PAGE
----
Biodiversity Hotspots

Conservation International’s biodiversity hotspots—defined regions around the world where biodiversity conservation is most urgent because of high levels of endemism and human threat

  • Source: CI/CEPF

First defined in 1988 by scientist Norman Myers, biodiversity hotspots are areas characterized by high levels of endemic plants coupled with significant habitat loss. Specifically, a region must meet the following criteria to achieve the hotspot classification formulated by Conservation International (CI): (1) at least 1,500 species of vascular plants (>0.5% of the world’s total) are endemic; and (2) at least 70% of the original natural vegetation has been lost. When Myers first defined the term, he identified 10 tropical forest hotspots. The need to pinpoint priority conservation regions led CI to adopt the term and reassess the hotspot concept. In this process, CI introduced quantitative thresholds (see above) and added additional regions. At that time, there were 25 hotspots. Because of the constant change in environmental threats and the improved understanding of biodiversity, CI has since revisited the hotspots to refine boundaries, update information, and add new regions to create this global data set. This process produced an additional 10 hotspots, bringing the total to 35. Resource Watch shows only a subset of the data set. For access to the full data set and additional information, see the Learn More link.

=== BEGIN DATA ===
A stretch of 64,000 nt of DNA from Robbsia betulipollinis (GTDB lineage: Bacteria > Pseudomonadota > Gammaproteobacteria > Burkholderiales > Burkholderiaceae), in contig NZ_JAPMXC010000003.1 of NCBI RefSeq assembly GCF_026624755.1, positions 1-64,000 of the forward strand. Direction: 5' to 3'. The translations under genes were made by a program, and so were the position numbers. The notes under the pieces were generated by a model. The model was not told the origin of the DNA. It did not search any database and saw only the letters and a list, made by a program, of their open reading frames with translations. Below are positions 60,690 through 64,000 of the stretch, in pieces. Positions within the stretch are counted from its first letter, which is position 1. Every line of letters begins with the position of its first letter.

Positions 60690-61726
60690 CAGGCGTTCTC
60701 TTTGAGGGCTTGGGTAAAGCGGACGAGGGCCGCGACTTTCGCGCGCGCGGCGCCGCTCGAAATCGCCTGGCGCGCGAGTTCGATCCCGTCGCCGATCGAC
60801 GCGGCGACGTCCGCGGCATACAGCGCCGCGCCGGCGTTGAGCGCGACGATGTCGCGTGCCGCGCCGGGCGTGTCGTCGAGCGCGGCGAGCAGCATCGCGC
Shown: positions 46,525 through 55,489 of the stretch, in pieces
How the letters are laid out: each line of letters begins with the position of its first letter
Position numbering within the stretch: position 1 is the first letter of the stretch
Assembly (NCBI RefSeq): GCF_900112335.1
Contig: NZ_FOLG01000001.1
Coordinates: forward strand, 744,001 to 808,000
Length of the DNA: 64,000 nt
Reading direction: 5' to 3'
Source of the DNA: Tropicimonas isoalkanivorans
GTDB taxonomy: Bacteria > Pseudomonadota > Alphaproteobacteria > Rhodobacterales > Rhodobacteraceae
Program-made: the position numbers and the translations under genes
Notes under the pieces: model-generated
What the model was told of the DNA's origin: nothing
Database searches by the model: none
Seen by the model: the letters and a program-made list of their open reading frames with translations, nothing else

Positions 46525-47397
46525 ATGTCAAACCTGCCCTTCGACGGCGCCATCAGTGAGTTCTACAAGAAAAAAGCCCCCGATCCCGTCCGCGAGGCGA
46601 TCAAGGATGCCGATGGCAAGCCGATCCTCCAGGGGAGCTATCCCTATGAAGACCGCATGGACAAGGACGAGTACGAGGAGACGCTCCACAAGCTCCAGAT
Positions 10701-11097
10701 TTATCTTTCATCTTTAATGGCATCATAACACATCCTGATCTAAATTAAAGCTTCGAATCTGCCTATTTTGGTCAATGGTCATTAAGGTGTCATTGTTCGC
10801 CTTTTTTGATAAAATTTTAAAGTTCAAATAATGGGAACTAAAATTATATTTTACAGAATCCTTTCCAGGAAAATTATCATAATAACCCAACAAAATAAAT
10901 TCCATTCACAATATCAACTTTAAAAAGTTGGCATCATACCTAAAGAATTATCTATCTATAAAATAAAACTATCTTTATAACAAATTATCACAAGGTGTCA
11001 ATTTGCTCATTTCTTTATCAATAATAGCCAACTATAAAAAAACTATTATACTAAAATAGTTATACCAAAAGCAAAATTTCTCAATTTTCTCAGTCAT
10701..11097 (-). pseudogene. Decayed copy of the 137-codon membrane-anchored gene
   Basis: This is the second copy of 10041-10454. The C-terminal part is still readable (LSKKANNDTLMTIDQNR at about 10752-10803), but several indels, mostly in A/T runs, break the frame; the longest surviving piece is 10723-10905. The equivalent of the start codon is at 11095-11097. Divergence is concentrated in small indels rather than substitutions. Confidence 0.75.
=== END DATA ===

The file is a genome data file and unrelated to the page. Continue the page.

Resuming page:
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Formal name

Hotspots Revisited, 2011


This layer only displays the land-based portion of biodiversity hotspots, although some hotspots extend offshore.

Suggested citation

Conservation International and Critical Ecosystem Partnership Fund. 2016. "Biodiversity Hotspots." Accessible from Accessed through Resource Watch, date.


Conservation International Foundation (CI)
Critical Ecosystem Partnership Fund (CEPF)

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